Greene King poll shows Britons split on finances

Young adults remain the most optimistic in their leisure spending plans for 2015, according to the l

Young adults remain the most optimistic in their leisure spending plans for 2015, according to the latest Greene King Leisure Spend Tracker survey. - Credit: Archant

Women in Britain are less optimistic than men about their financial situation and prospects, according to the latest Greene King Leisure Spend Tracker survey.

The new edition of the monthly study, commissioned by Bury St Edmunds pubs and brewing group Greene King, a member of the EADT/EDP Top100 listing of the 100 largest companies in Suffolk and Norfolk,found 6% more women than men saying that they are still worse off than in 2010 – 42% compared with 36%.

And more women expect their financial situation to be worse than improve over the coming year, whereas men were marginally more positive about their household’s financial outlook.

Fiona Gunn, Greene King’s marketing director said the figures appeared to show that, while many people believe that the worst is behind us and that the UK is heading for a brighter future, British women are still not convinced.

“Women have been victims of the recession, losing jobs more frequently and still reportedly earning, on average, less per hour than men,” she said.

“Women also tend to err on the side of caution when opening their wallets so it is unsurprising that the latest Leisure Spend Tracker found that women are less optimistic about their prospect for 2015 and that they still feel worse off than five years ago.”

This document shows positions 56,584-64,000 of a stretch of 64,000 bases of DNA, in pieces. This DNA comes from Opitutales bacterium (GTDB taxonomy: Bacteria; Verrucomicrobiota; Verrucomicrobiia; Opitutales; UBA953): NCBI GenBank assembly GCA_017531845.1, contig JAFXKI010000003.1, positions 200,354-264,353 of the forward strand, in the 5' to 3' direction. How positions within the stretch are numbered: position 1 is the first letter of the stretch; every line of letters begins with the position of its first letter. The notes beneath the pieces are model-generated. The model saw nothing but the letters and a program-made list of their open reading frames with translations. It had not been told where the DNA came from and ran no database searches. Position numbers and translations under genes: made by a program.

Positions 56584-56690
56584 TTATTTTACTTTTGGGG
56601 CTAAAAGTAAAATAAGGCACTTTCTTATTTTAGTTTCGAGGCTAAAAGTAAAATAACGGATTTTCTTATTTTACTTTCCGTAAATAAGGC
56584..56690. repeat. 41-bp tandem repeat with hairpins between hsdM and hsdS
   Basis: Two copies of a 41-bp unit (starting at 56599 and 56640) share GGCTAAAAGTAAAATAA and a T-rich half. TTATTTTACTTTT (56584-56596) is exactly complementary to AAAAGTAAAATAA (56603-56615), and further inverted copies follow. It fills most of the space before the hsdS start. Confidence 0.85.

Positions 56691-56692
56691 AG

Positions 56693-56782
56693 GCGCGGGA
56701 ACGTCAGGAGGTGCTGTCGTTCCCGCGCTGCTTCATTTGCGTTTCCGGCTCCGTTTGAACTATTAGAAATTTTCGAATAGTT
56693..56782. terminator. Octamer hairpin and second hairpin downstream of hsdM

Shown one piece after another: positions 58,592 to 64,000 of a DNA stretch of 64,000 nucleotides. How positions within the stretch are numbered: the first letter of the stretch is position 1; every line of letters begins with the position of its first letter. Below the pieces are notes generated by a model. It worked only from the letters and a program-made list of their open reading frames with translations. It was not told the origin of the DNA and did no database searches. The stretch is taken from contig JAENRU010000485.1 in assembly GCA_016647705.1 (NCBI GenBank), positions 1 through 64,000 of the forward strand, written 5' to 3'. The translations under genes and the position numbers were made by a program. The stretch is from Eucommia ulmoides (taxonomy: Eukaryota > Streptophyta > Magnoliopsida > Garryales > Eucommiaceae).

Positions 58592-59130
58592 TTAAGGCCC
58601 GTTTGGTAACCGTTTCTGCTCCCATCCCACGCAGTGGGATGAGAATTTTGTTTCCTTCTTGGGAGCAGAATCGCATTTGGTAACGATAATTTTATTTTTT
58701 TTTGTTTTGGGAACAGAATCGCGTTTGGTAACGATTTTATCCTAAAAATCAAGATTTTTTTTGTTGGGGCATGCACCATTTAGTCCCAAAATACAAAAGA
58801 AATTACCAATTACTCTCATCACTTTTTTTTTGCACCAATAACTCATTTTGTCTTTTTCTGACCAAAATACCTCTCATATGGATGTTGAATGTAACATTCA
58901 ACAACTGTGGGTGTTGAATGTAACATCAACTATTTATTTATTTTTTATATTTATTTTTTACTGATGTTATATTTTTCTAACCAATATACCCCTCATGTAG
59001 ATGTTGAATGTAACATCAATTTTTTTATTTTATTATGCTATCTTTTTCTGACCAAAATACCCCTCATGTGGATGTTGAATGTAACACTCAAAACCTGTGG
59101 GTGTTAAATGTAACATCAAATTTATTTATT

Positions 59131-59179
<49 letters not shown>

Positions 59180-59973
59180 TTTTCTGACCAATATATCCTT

In terms of age, young adults, aged from 18 to 24, remain the most optimistic about the coming year, with 87% expecting their household’s financial situation to remain unchanged or improve.

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Least positive in their view of the last five years are the over-55s, with only 23% of the age group feeling better off now than they were in 2010

The survey found that the average British household spent £196 on leisure during February, down 4% on the same time last year but 7% higher compared with January.

The year-on-year fall was less pronounced in London and the South East, where total leisure spend was £3 lower, than in the rest of Britain where the figure was down by £8 compared with February 2014.

Eating Out and Drinking Out saw increases of 7% and 2% respectively in February compared with a year earlier, although spending in the Other Leisure category decreased by 15%

Spending on Drinking Out was up by 13% compared to January, which is thought to reflect many people ending a period of abstinence following Christmas and New year celebrations.

Fiona Gunn added: “February’s spending patterns mirror January, as Eating Out saw considerable growth, Drinking Out held its ground and Other Leisure declined significantly compared to the same month last year.

“The gap in leisure spend between London and the South East and Rest of Britain has reduced in recent months, so it is interesting to see a slight reverse in that trend in February.

“Maybe we can put that down to London and the South East households being more romantic, as during Valentine’s week, we saw a spike in Eating Out spend in this region compared to the Rest of Britain.”